“The 38 LibDem Peers voting against the Cable amendment included their 3 “Shadow Cabinet” members, among them their Leader and Chief Whip. Both their Lords’ Deputy Leaders (Dholakia and Wallace) voted against the amendment moved by their Commons Deputy Leader!”

    We You look ridiculous.


    To be fair, at least his bogus email address ( uses more numbers than the standard 1234 deployed by most Tory sock puppets.

  2. James

    Sorry I put the wrong one in by mistake.

    Try the right one!

    So how about the split between your peers and Cable?


  3. The short answer is that I don’t tend to comment on things on Iain’s blog which I can’t verify the facts of. Nothing personal but Iain has a tendency to put a spin on things which means that anything he says about his political opponents has to be taken with a pinch of salt. Add to the fact that I simply do not understand the clause in question (do you?) and the fact that no-one else has picked up on it (including the normally verbose commenters on Iain’s site) and I think I can safely assume it is a storm in a teacup.

  4. Yet another thoughtful, liberal post James. Thank you.

    Can I take it therefore, that the vote on the need for a father (and a believe there will be an amendment on need for a mother – I know, it seems practically helpful as it is, but these fundamentalists are persistent…) will be whipped in the Lib Dems? Surely Cleggy can’t ignore what amounts to an IVF equivalent to Section 21, i.e. not doing anything to address any real problem, but providing a usefully divisive tool to put those dreadful gayers in their collective places.

    I want to be supportive of the Lib Dems, butI would like to see some backbone in policy from Clegg – something that Charlie K was never short of.

    A libral party of whatever colour rosette surely cannot support such state interference in a private medical matter. To imagine that it is anything other than a medical matter suggests that we should go back to basic childcare policy – if homosexuality or single parenthood makes one unfit to raise children, surely there must be millions of kids who need to be taken into immediate state care. We must be consistent.

  5. The short answer to your question Dawn is that I don’t know. For reasons I have never quite fathomed, issues such as abortion and fertility treatments are regarded as matters of “conscience” while things such as whether to go to war or tackle poverty are not and conscience issues don’t get whipped.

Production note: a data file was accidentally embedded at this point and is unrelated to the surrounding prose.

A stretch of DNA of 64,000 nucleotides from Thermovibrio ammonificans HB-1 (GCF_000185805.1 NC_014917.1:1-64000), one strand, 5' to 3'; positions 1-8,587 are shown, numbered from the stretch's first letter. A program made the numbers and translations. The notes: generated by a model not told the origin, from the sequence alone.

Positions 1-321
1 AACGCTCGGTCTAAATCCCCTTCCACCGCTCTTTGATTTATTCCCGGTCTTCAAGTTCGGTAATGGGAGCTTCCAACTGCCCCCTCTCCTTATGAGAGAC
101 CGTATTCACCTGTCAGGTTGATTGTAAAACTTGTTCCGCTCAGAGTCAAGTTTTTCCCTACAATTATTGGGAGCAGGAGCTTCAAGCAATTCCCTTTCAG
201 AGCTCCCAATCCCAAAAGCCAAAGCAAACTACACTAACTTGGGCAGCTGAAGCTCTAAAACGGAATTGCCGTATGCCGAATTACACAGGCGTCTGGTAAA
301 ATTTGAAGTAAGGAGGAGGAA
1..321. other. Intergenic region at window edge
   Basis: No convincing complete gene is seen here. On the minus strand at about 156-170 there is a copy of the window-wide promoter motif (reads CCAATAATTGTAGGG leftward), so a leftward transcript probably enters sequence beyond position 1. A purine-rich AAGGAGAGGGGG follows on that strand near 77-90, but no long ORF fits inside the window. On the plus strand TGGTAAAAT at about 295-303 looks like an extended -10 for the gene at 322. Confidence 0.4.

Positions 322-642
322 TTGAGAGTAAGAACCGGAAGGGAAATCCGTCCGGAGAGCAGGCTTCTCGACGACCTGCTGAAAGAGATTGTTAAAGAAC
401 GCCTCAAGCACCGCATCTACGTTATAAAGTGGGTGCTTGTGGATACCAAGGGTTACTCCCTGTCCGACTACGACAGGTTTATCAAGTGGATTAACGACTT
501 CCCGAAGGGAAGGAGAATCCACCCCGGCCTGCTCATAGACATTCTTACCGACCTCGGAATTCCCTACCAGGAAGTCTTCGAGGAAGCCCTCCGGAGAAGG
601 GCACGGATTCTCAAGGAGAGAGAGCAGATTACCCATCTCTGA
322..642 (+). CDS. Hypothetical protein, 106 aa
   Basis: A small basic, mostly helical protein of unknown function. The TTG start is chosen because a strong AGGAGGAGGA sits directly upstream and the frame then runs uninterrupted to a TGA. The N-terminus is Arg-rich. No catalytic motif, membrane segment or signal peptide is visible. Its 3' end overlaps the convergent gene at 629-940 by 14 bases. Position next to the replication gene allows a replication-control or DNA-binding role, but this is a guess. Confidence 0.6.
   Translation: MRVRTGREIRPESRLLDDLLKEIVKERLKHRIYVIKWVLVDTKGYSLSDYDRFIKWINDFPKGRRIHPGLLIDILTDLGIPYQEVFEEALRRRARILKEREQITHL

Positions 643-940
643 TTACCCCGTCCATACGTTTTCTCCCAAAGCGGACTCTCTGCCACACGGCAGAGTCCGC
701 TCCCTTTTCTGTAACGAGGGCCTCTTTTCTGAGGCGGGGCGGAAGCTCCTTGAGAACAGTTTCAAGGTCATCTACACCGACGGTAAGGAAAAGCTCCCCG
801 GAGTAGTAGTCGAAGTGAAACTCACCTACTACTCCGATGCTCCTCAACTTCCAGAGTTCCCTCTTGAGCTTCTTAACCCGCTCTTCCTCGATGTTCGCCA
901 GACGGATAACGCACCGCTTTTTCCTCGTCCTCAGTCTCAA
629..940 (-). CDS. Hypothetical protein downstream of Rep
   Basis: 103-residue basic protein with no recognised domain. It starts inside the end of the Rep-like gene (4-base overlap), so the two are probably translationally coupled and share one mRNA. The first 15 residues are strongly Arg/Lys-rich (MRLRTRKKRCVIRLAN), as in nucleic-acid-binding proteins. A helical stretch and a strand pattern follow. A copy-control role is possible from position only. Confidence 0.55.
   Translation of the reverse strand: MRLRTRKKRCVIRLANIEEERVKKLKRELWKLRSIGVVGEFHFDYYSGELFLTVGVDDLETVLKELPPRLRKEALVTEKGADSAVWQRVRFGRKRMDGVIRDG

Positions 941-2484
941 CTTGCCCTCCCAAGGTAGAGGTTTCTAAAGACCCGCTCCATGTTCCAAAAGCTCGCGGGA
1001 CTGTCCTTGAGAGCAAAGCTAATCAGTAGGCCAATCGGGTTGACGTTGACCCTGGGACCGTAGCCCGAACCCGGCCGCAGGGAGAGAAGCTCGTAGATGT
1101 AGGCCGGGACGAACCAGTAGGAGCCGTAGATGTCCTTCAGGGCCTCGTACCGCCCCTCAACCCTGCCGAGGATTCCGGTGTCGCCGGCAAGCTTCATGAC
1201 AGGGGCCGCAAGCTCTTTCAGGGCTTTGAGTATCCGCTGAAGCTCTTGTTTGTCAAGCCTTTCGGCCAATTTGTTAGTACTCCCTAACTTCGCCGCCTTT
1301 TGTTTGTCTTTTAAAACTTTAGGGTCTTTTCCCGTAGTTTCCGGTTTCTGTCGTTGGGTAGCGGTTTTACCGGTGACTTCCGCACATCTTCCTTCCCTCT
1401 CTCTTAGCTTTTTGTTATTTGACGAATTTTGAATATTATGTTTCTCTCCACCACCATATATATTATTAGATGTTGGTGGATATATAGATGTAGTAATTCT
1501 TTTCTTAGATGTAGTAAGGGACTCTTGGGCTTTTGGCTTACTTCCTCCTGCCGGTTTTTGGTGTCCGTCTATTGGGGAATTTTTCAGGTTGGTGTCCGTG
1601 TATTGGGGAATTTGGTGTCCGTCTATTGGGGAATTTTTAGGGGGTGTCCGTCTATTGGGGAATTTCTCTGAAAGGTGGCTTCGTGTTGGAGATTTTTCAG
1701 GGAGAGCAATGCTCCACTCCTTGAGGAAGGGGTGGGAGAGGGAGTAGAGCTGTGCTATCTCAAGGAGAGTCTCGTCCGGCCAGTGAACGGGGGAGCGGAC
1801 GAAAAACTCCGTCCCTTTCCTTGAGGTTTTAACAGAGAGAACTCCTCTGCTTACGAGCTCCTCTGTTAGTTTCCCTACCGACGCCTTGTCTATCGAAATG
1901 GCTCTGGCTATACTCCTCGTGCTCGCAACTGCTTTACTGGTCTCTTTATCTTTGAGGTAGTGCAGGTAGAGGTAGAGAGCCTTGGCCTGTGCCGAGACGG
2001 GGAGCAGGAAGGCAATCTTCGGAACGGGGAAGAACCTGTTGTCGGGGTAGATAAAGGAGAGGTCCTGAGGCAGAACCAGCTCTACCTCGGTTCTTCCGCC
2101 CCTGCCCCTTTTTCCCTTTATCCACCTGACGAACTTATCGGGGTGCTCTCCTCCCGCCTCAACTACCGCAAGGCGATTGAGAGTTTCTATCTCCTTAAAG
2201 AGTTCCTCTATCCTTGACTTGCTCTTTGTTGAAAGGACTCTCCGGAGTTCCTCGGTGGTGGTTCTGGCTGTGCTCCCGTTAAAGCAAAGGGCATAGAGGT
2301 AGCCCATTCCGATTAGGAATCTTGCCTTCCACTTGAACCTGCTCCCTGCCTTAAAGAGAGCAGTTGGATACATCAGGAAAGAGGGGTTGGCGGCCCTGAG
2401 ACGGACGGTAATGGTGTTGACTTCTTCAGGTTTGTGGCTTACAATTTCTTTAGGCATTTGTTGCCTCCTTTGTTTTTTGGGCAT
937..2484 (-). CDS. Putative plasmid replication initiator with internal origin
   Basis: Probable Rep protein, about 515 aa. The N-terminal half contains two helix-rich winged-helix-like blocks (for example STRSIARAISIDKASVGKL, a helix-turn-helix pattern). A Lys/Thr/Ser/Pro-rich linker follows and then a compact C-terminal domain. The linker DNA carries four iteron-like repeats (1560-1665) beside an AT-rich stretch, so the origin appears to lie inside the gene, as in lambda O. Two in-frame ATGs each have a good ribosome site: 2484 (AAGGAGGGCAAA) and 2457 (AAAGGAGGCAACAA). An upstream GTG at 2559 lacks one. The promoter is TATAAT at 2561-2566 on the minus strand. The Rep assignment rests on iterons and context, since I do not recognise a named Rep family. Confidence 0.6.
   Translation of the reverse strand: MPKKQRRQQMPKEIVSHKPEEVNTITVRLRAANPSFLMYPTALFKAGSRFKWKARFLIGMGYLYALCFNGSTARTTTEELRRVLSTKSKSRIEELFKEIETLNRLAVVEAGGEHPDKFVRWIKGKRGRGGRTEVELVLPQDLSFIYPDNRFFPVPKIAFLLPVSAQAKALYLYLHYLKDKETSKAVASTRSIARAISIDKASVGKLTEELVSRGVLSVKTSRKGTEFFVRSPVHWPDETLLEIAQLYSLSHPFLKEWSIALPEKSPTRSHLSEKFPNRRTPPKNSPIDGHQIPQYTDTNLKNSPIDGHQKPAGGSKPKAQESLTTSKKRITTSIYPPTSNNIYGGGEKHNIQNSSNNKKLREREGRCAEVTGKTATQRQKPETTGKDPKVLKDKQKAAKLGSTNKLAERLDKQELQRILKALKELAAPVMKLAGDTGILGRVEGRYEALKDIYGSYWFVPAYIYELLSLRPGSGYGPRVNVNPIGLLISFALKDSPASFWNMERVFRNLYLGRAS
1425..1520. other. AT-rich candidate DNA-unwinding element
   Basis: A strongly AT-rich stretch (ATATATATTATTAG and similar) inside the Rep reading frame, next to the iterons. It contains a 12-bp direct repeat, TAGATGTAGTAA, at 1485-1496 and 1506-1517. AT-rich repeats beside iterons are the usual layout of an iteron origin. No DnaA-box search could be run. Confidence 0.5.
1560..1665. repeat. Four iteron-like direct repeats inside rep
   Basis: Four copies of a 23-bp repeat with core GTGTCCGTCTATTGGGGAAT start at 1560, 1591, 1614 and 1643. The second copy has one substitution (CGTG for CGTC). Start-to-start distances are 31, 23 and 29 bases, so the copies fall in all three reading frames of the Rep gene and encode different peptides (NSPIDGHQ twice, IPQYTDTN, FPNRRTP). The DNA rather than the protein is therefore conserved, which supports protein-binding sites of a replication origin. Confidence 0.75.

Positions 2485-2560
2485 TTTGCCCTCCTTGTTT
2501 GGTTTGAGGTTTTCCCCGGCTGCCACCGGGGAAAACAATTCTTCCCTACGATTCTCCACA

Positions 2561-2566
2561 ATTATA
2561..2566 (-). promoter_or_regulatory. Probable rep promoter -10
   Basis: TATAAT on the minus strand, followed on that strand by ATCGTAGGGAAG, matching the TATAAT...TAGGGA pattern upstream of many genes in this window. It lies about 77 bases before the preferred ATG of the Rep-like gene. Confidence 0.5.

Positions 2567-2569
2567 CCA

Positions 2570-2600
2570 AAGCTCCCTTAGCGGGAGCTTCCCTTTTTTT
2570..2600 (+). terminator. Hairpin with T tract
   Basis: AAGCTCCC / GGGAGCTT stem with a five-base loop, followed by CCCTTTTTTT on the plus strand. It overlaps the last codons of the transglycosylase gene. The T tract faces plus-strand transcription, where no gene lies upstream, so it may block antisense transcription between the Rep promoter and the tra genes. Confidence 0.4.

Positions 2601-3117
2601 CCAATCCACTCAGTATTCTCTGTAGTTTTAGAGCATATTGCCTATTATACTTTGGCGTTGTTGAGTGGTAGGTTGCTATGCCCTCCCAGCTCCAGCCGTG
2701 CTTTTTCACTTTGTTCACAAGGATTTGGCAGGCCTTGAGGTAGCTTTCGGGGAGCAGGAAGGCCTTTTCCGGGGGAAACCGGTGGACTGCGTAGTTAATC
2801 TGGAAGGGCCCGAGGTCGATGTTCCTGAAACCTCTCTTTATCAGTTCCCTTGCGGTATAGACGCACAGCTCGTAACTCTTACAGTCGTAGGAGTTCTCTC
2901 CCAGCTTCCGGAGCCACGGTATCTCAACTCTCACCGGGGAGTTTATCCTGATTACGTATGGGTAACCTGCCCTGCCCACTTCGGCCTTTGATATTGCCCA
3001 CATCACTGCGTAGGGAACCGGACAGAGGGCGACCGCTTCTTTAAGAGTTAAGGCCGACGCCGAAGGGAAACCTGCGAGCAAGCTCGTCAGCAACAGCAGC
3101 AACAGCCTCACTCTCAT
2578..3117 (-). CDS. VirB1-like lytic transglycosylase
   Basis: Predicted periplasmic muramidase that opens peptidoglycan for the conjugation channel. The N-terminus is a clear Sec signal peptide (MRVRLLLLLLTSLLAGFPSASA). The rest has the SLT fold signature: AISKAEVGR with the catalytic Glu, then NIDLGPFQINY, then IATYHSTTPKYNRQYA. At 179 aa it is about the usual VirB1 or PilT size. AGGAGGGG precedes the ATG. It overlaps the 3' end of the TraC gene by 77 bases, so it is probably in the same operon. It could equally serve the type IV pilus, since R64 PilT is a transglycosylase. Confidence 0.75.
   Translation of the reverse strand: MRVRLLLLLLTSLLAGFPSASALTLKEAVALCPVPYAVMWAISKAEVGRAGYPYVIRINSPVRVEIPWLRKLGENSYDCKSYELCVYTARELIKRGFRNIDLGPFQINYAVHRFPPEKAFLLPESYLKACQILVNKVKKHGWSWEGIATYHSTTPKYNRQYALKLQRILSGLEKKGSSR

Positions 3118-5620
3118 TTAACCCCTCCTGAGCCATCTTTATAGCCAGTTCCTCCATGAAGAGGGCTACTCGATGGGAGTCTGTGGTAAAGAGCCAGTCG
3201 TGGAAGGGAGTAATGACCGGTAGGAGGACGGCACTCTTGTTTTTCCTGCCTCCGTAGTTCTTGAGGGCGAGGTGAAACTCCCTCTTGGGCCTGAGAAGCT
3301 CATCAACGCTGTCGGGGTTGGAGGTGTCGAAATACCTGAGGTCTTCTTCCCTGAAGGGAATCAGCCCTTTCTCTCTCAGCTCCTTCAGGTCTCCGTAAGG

In reality, issues of “conscience” are actually issues that political parties themselves are deeply divided on and for various reasons feel it would be counter-productive to whip. Those reasons include the fact that religions tend to run their own whipping systems on Honourable Members of their flock (again, strangely, this applies to anything involving genitalia but not war or poverty).

    All this, sadly, applies to the Lib Dems as well as the other parties. The difference is that while on these issues our MPs tend to vote for or against liberalism by a proportion of 90:10, the Tories tend to vote on this by a proportion of 30:70 and Labour (unwhipped) tend to vote by a proportion of 70:30. Obviously I’d like the Lib Dems to be more consistent, but they are a damn sight more consistent than the rest.

  6. Is this really so sad? Political parties are coalitions around reasonably coherent sets of ideas on such things as poverty and war, and rarely around such things as fertility and abortion. If voters cared more about the latter than the former it might happen differently – and maybe the US is headed this way – but I don’t think this would be a good thing. Ideally, I suppose, there might be twice as many parties, or STV, giving the voters more of a choice. But as it is I don’t think any party has a mandate to whip on this sort of issue, nor should it seek one.

  7. When you get down to it, there are lots of issues that shouldn’t really be whipped, but are. Where was the mandate for the Iraq War for instance? And no opposition MP can be said to have any mandate; if they had to continue voting along the lines of the manifesto they were elected on, they’d look ridiculous.

    I’d happily see fewer whipped votes in general, but I can’t see that happening any time soon. I also don’t see how there is a principled distinction being made between, say, gay rights and fox hunting versus street cleansing and widget factories. The real difference is expediency and I think it is important to be clear about that.